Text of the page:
We debate if kids need more sleep and later school times to start the day. Governor Dick Codey is a sponsor of this Bill, so I say that it is worthy of a review as he has always been on the cutting edge of mental health issues and is a “serious politician” What do you think?
#GovernorCodey #sleep #kids #school
Do teenagers need more sleep and later school start times? And more.
March 14th, 2019
News Anchor: Do you have trouble waking your kids up for school well you’re not alone, and the New Jersey State Senator wants to help by pushing back the start of the school day. Former Governor and current Senator Richard Codey has introduced legislation that would create a pilot program to start the day later in five schools and assess the impact over four years. Codey cited the recommendation of the American Academy of Pediatrics that high schools start at eight thirty or later in order to allow teens to get the recommended eight and a half to nine hours of sleep. In New York City the school day starts at eight AM or later in ninety percent of the schools. And efforts are under way to push the time back at others. In a statement New York City Department of Education spokesman, Doug Cohen said, quote we want students to have the strongest opportunities to succeed in the classroom and agree that later start times can support student achievement. Joining me now Doctor Jennifer Trachtenberg from the American Academy of Pediatrics. Doctor is a practicing pediatrician and also a spokesperson and a member of the Academy. Welcome Doctor, thank you for joining us today.
Dr. Jennifer Trachtenberg: I thank you for having me.
News Anchor: Give us your opinion what is an appropriate amount of sleep for a high schooler?
Dr. Jennifer Trachtenberg: Teenagers need about eight and a half to nine a half hours of sleep. And as you probably know most kids aren’t really getting that and they really need that to really function well for their emotional, physical, health and wellbeing.
News Anchor: Explain to us and for our viewers at home, what type of impact the lack of sleep would have on a teen, and you know, how that would impact potentially their biological clock?
Dr. Jennifer Trachtenberg: So, a lack of sleep has many, many, detriments to kids, especially teenagers, obesity, and other physical ailments like diabetes and hypertension, and heart problems down the road. Also, there emotional health, kids who don’t get enough sleep more likely to be anxious and depression.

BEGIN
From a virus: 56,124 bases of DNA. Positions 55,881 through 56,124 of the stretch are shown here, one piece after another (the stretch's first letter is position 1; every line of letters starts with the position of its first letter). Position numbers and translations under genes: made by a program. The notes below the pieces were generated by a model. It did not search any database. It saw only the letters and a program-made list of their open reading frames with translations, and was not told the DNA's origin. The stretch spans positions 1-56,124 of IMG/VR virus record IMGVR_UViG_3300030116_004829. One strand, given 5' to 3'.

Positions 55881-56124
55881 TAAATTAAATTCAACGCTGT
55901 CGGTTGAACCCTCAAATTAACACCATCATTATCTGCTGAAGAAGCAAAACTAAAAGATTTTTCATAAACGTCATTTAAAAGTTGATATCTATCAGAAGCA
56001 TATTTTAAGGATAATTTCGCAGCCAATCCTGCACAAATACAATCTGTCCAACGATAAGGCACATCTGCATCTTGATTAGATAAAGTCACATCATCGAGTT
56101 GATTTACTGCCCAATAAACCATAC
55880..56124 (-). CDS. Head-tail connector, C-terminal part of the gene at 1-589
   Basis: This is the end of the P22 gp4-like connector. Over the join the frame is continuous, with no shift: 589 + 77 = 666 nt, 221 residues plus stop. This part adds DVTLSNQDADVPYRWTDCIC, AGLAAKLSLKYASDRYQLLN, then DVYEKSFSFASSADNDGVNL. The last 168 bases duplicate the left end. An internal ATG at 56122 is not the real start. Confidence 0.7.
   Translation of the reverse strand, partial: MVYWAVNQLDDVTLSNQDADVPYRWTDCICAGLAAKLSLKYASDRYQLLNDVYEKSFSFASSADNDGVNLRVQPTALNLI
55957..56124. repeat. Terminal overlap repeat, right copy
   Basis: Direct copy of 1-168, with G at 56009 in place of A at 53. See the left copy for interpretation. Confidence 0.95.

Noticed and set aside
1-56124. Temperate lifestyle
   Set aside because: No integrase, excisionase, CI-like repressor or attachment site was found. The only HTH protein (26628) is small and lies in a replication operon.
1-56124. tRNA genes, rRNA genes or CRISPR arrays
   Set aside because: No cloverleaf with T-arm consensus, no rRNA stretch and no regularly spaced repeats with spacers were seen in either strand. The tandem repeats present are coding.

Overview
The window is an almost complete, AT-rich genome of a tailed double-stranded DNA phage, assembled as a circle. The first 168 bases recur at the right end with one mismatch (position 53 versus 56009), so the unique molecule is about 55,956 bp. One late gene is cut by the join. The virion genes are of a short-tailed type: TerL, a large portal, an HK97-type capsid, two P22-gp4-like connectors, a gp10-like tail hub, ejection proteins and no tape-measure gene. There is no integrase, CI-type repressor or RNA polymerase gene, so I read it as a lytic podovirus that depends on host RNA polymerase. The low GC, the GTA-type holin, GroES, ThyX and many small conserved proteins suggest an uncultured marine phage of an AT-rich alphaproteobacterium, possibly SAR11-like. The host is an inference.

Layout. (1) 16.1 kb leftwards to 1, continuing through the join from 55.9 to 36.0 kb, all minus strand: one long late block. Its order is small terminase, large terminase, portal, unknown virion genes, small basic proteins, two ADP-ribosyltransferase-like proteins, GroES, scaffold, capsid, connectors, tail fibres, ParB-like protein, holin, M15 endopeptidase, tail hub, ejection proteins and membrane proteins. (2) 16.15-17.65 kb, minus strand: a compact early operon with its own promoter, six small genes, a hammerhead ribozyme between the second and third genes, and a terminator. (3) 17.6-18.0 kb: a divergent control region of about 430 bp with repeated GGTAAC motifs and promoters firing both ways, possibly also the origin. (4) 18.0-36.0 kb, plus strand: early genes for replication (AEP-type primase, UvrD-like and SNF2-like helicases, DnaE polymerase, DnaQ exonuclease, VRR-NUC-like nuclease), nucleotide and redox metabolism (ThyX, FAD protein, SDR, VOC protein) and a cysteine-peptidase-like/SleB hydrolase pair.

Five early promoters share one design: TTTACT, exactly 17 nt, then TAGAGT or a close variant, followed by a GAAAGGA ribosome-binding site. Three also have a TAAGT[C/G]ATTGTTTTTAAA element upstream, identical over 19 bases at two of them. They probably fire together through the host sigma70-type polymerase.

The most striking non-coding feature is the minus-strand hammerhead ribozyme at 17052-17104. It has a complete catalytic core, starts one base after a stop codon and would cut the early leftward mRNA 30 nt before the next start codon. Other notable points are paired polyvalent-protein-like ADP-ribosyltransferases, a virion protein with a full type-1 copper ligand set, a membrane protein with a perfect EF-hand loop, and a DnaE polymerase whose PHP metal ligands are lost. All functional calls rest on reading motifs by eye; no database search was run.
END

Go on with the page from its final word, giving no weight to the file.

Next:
News Anchor: Now, hitting that amount of sleep, it’s also contingent upon when they get that sleep right? Whether they’re going to bed early or sleeping later.
Dr. Jennifer Trachtenberg: We do know that there’s a physiological reason, a biological reason, that in fact, adolescents or teenagers, that it’s really almost impossible for them to fall asleep before eleven o’clock. So, I think that just trying to have them go to bed early isn’t necessarily going to work.
News Anchor: Okay Doctor, that’s great, really can’t thank you enough for coming on and joining us today. And we will be probably be reporting more on this legislation as it continues to move, so thank you.
Dr. Jennifer Trachtenberg: You’re very welcome.
News Anchor: All right we’re going to bring in our A plus panel, Bob, Lisa, so, what do you think? Are kids getting enough sleep? What kind of impact it will have? Lisa let’s go to you first.
Lisa Durden: No, I do not think that kids are getting enough sleep. I totally love this bill because, let’s face it, unlike many, many, years ago, kids are over scheduled. On top of that, the notion that a kid can get to sleep early is ridiculous, they’re not getting to sleep early. And let’s face it, even adults have nine to five jobs, why is a child going to school before nine o’clock? So, I think a sweet spot is eight thirty, and if you go, we’ve all been tired, if you go to school rested and you have had breakfast, you feel better. When I come here rested, I do a better job.
News Anchor: Bob, is it impossible for kids to get to bed early? I mean I think that’s an interesting question.
Robert Bianchi: I mean that was my initial reaction, I was going to say, why don’t you go to bed earlier. And she gave an answer, now I at least have an explanation of why I am the way I am, after listening to her. But, moreover, as a lawyer I have to be in court at eight thirty, nine o’clock, and we’re very tired. I get less sleep than I did when I was in high school so I think we should start court at ten or eleven AM.
Lisa Durden: I agree.
Robert Bianchi: I don’t know, let’s see where science flushes itself out. If it’s good for the kids, and it’s better for the kids and it’s better for the educational, great.
Lisa Durden: Kids will have enough time to be an adult, let the kids be kids. We are adults a long time, the kids are for a shorter time.
News Anchor: So, that’s an interesting point, the kids are so over schedules. Governor Codey sponsored this bill, a basketball coach in his in his spare time, he knows the impact that this has the over scheduling.
Robert Bianchi: He’s always been on the cutting edge of the mental health and mental illness issues or whatever, and he’s a serious politician. That gives me pause to say that there must be something real about it, let’s see.
Lisa Durden: I agree, what? That’s a good day.
News Anchor: Well we’re going to absolutely continue to follow this piece of legislation as it goes through, and we thank you guys for being with us tonight.
Robert Bianchi: Certainly.
Lisa Durden: Of course.